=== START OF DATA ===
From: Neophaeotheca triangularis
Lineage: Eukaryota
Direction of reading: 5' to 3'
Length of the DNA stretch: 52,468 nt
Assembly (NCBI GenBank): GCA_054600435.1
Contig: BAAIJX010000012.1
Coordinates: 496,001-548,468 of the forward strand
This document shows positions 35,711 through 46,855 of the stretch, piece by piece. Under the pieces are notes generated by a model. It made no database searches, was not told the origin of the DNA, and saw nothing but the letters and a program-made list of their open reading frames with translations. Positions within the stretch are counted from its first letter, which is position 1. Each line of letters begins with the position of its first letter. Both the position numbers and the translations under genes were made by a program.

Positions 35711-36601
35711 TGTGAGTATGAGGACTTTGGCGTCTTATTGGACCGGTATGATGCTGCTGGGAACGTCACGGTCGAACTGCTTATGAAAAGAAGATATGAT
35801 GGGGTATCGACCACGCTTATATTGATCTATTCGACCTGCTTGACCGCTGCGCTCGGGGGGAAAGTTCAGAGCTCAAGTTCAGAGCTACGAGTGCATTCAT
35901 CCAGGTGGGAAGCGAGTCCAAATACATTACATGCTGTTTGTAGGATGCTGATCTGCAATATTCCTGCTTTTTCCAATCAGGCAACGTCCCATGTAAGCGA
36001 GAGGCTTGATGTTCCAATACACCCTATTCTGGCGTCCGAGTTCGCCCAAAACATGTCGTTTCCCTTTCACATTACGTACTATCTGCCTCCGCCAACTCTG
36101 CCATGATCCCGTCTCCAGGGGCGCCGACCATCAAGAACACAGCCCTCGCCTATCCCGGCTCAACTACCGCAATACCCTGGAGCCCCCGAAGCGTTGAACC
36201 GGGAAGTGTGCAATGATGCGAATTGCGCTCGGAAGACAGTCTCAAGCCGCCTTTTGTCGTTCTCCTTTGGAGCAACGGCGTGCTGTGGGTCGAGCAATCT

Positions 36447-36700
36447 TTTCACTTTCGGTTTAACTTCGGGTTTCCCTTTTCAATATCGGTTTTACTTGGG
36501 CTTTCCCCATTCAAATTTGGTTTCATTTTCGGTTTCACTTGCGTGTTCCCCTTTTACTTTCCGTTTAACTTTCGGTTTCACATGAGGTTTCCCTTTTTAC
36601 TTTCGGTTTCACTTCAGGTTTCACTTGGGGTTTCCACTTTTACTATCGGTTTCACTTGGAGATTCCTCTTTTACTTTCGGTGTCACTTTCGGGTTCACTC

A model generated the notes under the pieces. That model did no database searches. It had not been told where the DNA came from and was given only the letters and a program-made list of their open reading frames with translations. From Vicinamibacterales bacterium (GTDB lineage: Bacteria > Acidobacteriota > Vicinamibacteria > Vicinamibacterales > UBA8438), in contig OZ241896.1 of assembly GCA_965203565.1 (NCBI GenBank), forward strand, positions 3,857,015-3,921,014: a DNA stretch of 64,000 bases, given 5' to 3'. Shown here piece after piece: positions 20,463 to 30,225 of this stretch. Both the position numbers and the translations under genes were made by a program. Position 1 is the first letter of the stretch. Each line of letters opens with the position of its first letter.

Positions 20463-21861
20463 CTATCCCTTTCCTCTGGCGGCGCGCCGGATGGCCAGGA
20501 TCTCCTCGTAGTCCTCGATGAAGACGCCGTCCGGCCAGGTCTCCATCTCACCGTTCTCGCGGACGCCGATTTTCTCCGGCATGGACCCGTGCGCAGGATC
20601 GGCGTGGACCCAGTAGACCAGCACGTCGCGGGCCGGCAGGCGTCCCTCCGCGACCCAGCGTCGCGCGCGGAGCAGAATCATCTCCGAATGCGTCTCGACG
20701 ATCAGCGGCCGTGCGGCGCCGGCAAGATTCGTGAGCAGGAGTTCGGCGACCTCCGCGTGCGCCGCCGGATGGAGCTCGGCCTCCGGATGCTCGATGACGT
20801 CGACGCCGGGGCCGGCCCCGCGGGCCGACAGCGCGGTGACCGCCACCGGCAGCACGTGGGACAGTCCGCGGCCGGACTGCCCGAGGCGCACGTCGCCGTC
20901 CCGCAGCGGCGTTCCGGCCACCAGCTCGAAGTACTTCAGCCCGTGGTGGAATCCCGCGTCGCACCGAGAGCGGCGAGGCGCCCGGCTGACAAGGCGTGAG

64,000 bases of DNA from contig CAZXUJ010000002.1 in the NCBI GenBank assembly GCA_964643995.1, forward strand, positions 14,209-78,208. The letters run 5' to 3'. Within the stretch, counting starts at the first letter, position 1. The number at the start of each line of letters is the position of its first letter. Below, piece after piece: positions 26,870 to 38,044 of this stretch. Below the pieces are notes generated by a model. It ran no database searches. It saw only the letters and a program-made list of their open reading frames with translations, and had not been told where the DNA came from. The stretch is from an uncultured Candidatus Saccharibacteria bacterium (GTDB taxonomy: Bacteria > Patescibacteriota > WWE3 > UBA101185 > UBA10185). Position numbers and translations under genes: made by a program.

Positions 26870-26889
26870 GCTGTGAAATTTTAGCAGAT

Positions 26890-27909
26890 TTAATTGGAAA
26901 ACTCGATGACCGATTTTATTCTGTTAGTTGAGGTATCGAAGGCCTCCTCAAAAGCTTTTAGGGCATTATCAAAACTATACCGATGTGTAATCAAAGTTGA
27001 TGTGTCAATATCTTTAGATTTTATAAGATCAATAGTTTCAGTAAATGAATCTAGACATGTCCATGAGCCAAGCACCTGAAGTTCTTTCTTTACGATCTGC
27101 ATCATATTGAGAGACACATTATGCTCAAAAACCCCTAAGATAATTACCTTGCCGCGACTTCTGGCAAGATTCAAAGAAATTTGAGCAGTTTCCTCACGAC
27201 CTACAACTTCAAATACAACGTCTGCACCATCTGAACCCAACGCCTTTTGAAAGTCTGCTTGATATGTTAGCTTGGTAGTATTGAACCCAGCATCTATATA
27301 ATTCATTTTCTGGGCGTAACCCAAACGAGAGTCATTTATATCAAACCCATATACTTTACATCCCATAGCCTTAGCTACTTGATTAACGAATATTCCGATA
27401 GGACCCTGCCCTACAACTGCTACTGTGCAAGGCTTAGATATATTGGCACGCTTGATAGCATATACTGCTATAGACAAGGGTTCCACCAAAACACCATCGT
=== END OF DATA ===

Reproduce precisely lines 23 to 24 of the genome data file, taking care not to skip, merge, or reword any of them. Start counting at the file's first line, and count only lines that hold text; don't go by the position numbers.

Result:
20501 TCTCCTCGTAGTCCTCGATGAAGACGCCGTCCGGCCAGGTCTCCATCTCACCGTTCTCGCGGACGCCGATTTTCTCCGGCATGGACCCGTGCGCAGGATC
20601 GGCGTGGACCCAGTAGACCAGCACGTCGCGGGCCGGCAGGCGTCCCTCCGCGACCCAGCGTCGCGCGCGGAGCAGAATCATCTCCGAATGCGTCTCGACG